by Vyas Mohan/ DNA Money
While they bought shares worth Rs 479.50 cr net in June, they have already sold Rs 237 cr
During the last 15 trading sessions this month, foreign institutional investors (FIIs) have been ambivalent to Indian equity markets. At one point, they had even sold more shares than what they bought in the whole of June. Fed chairman Ben Bernanke’s comments on core inflation toning down in the US on Thursday saw FIIs coming back, but only to stay for a day.
While the FIIs bought shares worth Rs 479.50 crore net in June, they have already sold Rs 237 crore this month as on Friday. So, have the FIIs stopped buying the India story? Market experts say that the FIIs are turning away from equity in general, and not India specifically. “Hardening of interest rates and higher crude prices have made investors risk-averse. Hence, funds are flowing from equity to debt instruments, which have turned more attractive due to interest rate hikes. The outlook for equity as an asset class, thus remains hazy, but things will be clearer in about three months from now,” says Manish Sonthalia, vice-president, equity strategy, Motilal Oswal Securities.
The FIIs invested a record Rs 47,181 crore in 2005, averaging net inflows of Rs 3,931.75 crore a month. However, in 2006, net FII investments have averaged only Rs 1,660.92 crore till date. Thus, this year will see much lower FII investments compared with 2005, unless there is a miraculous rebound in interest. To match last year’s investments, the FIIs will need to invest an additional Rs 36,285 crore between now and December-end, or an average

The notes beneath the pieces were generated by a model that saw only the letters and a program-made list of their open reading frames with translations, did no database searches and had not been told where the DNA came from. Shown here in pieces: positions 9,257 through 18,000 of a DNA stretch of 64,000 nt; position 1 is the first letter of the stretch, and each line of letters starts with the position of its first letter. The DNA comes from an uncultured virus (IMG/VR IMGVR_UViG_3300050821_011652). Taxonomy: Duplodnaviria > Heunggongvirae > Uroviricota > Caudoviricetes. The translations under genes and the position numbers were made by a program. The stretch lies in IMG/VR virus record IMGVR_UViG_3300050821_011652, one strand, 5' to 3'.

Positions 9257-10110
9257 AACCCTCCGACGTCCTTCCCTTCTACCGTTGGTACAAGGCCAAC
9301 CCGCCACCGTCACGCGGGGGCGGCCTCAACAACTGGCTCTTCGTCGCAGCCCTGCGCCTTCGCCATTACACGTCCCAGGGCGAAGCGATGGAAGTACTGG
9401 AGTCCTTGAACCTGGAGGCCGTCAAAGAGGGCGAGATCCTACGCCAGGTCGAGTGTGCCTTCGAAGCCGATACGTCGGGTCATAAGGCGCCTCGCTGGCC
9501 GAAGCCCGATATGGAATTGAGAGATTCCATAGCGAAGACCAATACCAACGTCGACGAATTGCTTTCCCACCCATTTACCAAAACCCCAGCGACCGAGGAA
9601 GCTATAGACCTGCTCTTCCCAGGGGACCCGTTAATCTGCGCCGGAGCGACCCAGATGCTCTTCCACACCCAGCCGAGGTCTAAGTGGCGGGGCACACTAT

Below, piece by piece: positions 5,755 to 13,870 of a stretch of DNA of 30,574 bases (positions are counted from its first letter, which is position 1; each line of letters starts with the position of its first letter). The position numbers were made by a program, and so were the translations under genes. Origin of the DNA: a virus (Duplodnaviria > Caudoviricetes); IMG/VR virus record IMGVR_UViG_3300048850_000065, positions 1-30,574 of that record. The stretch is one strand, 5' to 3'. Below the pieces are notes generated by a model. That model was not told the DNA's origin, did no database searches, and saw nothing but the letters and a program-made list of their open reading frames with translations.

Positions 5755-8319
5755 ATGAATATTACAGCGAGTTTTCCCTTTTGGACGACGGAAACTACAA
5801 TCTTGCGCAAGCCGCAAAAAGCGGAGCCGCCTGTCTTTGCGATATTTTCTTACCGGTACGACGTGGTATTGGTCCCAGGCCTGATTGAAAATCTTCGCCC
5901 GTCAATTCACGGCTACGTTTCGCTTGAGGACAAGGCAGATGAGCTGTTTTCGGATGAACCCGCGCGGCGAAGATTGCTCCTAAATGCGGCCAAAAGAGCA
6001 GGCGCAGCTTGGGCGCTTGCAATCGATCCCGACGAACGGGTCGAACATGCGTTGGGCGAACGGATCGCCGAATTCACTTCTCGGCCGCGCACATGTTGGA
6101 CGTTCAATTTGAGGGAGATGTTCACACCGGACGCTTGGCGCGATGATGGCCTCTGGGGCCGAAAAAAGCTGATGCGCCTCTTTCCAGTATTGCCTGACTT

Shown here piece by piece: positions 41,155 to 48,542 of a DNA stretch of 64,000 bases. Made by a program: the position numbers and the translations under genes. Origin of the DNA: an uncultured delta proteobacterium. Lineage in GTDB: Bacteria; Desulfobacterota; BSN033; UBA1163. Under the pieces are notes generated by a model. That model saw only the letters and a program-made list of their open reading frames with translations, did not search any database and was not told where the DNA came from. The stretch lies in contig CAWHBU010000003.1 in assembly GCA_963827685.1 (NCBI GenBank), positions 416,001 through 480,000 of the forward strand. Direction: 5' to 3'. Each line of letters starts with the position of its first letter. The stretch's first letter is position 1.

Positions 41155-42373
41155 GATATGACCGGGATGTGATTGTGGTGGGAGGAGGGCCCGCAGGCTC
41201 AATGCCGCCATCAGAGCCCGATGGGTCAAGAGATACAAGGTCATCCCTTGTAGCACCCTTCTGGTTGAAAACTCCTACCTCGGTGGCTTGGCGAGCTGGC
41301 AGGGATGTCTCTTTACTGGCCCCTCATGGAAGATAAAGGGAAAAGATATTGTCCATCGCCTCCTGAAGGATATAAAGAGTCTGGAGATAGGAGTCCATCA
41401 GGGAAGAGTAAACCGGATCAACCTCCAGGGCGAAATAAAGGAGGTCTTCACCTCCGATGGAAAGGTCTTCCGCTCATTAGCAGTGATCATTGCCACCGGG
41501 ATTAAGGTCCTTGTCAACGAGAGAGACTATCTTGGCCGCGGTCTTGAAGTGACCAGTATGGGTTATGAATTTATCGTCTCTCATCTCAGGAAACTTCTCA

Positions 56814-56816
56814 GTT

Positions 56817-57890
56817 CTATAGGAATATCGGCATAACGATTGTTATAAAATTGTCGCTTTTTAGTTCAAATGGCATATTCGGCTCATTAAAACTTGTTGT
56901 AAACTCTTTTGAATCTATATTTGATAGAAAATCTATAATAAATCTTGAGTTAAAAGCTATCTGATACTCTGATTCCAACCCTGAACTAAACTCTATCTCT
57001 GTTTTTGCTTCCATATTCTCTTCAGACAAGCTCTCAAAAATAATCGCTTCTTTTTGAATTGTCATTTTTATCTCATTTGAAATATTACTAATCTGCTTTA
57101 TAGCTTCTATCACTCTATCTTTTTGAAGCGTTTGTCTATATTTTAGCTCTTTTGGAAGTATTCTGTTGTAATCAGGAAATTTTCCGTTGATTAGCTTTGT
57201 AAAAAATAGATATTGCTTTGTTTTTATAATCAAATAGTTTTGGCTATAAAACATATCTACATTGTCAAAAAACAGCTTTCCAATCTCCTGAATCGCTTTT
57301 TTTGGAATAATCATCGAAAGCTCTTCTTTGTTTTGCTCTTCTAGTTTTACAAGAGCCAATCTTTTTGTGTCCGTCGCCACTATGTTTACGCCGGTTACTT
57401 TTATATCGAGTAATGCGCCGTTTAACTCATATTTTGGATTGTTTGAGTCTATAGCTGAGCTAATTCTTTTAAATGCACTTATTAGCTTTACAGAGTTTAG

Rs 6,615.45 crore a month. If inflows touch that level, the Sensex will be up there in the clouds.
Nobody thinks that is likely, but then nobody wants to say it’s all over, too. “The next two months are crucial,” says Kumar Nair, managing director of Transwarranty Finance, a Mumbai-based investment bank. Investors are on the back foot and they are closely watching the index of industrial production, which saw 9.8% growth in April-May this year compared with 9.5% last year.
The RBI’s credit policy review meeting on July 25, which is widely expected to raise interest rates by a quarter percentage point, is also being closely watched for signals.
While rising interest rates are bearish for stocks in general, any major drop in market valuations could attract foreign funds, says Nair. On the valuations front, the price-to-earnings ratio of the Sensex has fallen from 22.95 on May 10, 2006, to 17.94 as on July 21, 2006. Since India Inc is projected to report an average profit growth of 15-20%, this ratio could drop further in the months ahead.
But valuation-driven buying can come only later, once there is clarity on the direction of oil prices, inflation and interest rates, says Sonthalia of Motilal Oswal.
In 2006, FIIs were net buyers of equity worth Rs 3,678 crore in January. They pressed the pedal in February as well, mopping up shares worth a net Rs 7,588 crore. However by April, they started showing signs of fatigue, and turned net sellers for the first time in May. They have only invested Rs 10,796.70 crore in 2006 till date.